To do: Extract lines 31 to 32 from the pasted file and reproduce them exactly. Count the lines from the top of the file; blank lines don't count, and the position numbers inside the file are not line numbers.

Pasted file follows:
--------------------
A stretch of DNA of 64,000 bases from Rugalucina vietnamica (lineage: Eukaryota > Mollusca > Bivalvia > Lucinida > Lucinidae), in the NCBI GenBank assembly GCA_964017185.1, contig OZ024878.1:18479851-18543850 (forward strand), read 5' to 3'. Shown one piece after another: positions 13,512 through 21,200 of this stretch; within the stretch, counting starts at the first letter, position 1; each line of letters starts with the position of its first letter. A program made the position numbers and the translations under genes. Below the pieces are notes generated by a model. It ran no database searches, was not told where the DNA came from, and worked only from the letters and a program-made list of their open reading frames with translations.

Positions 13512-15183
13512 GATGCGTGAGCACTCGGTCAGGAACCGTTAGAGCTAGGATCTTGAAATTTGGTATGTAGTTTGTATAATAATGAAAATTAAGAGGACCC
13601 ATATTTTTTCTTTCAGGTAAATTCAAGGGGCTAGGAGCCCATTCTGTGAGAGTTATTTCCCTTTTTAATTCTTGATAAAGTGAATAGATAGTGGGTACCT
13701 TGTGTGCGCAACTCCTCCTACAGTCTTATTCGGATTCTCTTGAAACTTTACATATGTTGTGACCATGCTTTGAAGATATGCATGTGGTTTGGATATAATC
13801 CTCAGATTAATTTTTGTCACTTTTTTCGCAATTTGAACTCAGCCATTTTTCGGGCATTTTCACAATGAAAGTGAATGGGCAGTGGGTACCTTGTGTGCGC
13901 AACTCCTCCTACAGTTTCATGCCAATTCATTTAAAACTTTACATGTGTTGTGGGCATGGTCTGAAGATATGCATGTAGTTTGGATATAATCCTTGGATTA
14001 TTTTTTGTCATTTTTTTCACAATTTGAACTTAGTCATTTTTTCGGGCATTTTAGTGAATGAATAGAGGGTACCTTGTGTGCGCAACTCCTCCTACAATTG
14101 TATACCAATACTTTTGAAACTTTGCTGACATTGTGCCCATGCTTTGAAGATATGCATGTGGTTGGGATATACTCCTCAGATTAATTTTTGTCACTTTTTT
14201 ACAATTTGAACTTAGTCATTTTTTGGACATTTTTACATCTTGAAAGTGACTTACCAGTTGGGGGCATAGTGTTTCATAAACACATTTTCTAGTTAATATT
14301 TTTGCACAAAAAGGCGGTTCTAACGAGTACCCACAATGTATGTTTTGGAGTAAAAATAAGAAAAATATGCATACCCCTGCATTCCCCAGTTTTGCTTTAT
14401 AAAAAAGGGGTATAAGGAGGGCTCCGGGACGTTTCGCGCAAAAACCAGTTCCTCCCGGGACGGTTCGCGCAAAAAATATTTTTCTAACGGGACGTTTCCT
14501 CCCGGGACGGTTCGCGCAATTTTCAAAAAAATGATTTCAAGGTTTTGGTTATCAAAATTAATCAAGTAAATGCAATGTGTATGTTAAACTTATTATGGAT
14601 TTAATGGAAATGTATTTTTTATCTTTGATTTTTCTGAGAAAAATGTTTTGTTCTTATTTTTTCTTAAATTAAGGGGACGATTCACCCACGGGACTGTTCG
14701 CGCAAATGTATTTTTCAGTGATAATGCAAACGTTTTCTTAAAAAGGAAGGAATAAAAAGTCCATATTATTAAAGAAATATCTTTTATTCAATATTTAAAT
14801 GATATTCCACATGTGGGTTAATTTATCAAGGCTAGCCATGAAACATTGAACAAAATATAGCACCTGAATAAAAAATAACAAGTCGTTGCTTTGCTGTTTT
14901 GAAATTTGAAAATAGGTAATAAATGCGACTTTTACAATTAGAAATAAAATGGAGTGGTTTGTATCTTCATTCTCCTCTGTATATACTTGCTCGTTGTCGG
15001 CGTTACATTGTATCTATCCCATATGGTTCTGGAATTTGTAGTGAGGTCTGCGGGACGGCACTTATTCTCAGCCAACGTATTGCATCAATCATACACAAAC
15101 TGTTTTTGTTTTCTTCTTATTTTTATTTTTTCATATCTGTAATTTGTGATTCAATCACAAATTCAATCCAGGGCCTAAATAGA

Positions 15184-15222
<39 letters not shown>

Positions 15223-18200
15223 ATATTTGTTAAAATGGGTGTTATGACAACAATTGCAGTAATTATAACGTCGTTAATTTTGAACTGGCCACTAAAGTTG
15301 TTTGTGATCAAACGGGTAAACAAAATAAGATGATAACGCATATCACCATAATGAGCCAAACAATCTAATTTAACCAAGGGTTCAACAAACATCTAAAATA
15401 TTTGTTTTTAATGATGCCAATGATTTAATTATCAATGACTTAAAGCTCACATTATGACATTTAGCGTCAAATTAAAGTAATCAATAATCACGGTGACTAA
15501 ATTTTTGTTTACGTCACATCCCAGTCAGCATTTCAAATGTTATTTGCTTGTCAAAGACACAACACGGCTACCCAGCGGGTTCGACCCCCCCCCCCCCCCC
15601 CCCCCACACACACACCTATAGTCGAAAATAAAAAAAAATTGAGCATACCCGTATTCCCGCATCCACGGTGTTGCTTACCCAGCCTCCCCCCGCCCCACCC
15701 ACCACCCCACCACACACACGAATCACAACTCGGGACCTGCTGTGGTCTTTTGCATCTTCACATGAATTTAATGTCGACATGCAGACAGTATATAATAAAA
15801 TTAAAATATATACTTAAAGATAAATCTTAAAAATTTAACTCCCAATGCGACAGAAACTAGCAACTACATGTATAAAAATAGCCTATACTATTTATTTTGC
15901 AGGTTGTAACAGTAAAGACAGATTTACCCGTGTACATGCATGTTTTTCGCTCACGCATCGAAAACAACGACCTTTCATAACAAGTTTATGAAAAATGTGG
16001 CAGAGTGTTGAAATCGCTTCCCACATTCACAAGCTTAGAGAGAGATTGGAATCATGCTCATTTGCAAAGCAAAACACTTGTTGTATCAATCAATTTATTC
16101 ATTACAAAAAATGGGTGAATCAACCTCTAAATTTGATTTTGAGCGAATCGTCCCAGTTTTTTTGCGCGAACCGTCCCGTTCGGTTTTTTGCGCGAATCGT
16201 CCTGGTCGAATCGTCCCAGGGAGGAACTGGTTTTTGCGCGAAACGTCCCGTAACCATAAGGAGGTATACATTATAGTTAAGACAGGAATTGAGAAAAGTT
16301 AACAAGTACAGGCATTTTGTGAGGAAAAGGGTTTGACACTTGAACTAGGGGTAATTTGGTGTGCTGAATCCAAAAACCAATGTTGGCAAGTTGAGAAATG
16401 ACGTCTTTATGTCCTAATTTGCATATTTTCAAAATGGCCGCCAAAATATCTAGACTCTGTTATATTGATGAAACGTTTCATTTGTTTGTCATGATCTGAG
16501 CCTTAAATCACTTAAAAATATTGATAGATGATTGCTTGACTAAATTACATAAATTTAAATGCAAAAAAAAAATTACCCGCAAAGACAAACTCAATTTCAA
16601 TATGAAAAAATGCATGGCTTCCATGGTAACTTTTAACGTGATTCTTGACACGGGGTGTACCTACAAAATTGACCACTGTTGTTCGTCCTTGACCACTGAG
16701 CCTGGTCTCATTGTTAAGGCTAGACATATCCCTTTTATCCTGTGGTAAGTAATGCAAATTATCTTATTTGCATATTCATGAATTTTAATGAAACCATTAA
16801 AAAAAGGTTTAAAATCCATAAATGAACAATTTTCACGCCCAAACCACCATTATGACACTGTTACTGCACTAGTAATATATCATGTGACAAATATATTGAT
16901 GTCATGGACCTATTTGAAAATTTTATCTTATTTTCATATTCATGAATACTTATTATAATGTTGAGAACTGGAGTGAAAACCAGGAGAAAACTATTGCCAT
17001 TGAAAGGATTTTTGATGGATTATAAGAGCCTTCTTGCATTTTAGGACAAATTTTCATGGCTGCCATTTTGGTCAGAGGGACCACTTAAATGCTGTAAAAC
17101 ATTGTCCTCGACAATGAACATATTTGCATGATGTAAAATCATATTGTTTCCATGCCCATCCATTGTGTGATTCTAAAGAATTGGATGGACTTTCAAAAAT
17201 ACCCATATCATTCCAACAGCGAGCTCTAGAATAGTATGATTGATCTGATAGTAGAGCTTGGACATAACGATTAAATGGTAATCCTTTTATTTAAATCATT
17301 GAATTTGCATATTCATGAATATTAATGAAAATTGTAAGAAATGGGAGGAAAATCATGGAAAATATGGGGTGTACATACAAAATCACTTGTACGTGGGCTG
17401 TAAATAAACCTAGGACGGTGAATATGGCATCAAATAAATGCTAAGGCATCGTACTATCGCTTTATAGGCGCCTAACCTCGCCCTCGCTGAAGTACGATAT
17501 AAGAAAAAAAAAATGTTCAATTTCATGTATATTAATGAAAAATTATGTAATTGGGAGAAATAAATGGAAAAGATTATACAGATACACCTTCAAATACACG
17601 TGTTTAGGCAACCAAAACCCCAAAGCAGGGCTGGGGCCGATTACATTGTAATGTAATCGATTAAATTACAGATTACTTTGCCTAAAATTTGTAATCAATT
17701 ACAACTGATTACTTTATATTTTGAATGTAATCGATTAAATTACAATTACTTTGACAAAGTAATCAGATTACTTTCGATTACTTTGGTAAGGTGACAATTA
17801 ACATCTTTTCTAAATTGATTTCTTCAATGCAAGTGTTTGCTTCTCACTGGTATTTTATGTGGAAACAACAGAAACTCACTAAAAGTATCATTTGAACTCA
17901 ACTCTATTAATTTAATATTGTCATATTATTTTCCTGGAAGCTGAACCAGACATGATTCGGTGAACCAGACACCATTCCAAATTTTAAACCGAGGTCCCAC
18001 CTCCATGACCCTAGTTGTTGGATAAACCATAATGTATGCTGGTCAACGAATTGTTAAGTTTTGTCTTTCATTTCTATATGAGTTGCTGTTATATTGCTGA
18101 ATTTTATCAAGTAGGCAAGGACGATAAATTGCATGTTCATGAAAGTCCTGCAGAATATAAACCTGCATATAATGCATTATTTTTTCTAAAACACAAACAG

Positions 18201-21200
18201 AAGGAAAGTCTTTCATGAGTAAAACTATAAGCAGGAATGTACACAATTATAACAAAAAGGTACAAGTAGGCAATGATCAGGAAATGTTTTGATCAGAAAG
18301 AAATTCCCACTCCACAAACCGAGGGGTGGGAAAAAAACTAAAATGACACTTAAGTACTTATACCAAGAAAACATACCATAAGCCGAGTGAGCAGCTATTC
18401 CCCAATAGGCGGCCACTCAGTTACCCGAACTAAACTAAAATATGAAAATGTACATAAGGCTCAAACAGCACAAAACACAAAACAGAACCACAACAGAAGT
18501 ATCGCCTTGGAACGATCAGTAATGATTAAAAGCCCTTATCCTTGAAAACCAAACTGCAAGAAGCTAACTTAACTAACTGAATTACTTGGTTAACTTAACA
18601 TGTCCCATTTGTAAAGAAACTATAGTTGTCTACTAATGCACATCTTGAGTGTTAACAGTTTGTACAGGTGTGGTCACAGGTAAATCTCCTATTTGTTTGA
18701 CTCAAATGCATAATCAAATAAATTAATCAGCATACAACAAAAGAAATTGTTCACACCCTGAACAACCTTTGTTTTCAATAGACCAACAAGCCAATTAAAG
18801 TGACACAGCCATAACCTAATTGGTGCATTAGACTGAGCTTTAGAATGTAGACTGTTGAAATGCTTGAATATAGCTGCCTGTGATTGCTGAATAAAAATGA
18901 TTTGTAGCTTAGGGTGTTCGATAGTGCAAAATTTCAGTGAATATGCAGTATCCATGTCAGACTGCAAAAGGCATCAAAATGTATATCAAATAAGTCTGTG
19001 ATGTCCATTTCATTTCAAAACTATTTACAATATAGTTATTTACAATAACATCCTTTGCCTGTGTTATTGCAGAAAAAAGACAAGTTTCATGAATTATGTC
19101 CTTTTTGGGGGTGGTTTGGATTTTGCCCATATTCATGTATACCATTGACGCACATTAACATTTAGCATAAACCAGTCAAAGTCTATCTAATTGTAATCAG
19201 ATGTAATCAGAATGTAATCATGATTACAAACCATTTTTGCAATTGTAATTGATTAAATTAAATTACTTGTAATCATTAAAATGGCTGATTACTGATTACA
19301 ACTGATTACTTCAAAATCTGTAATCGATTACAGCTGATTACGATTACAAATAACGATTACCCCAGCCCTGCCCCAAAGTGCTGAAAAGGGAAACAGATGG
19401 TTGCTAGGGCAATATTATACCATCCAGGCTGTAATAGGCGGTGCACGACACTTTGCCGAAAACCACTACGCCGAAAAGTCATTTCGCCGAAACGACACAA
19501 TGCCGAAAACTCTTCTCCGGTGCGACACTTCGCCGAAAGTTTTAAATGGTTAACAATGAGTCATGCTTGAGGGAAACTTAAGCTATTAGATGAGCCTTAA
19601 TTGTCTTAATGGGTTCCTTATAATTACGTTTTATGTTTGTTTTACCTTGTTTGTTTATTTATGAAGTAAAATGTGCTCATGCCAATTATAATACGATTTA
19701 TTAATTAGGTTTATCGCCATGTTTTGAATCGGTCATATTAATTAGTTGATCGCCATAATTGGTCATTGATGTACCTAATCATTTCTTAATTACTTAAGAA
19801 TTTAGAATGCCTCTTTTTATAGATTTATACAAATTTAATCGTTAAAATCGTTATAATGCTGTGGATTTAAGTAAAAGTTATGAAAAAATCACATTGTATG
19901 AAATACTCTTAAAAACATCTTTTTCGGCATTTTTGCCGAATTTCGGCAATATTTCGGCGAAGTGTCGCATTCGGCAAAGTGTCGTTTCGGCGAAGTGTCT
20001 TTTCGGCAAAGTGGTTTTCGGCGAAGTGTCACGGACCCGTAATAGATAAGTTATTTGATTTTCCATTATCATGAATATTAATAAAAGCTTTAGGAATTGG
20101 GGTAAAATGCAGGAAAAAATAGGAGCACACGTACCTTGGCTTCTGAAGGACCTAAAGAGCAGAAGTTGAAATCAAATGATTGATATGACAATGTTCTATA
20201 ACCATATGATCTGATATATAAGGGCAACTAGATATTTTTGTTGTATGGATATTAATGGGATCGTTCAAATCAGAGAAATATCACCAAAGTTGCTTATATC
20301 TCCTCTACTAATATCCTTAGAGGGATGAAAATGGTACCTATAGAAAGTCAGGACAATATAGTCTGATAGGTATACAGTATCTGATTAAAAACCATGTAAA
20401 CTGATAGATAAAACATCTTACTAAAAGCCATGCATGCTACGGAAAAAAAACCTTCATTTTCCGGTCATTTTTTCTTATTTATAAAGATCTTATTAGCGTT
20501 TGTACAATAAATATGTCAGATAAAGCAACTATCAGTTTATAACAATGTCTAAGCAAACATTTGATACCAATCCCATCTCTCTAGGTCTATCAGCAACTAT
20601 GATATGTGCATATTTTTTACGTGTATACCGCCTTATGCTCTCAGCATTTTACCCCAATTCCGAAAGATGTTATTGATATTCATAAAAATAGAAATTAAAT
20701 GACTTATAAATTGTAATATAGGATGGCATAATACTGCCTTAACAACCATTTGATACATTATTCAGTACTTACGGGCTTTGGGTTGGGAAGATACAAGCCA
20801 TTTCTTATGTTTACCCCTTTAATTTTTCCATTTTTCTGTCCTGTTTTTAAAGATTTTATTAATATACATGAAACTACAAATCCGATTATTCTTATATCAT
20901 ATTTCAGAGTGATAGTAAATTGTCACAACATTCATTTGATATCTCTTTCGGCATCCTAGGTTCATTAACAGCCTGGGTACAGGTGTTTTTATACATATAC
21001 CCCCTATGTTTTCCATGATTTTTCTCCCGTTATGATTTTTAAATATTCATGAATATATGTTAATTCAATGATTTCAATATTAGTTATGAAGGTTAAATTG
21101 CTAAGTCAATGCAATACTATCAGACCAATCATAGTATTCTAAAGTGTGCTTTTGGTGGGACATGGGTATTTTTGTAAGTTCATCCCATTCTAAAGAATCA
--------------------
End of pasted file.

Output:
16001 CAGAGTGTTGAAATCGCTTCCCACATTCACAAGCTTAGAGAGAGATTGGAATCATGCTCATTTGCAAAGCAAAACACTTGTTGTATCAATCAATTTATTC
16101 ATTACAAAAAATGGGTGAATCAACCTCTAAATTTGATTTTGAGCGAATCGTCCCAGTTTTTTTGCGCGAACCGTCCCGTTCGGTTTTTTGCGCGAATCGT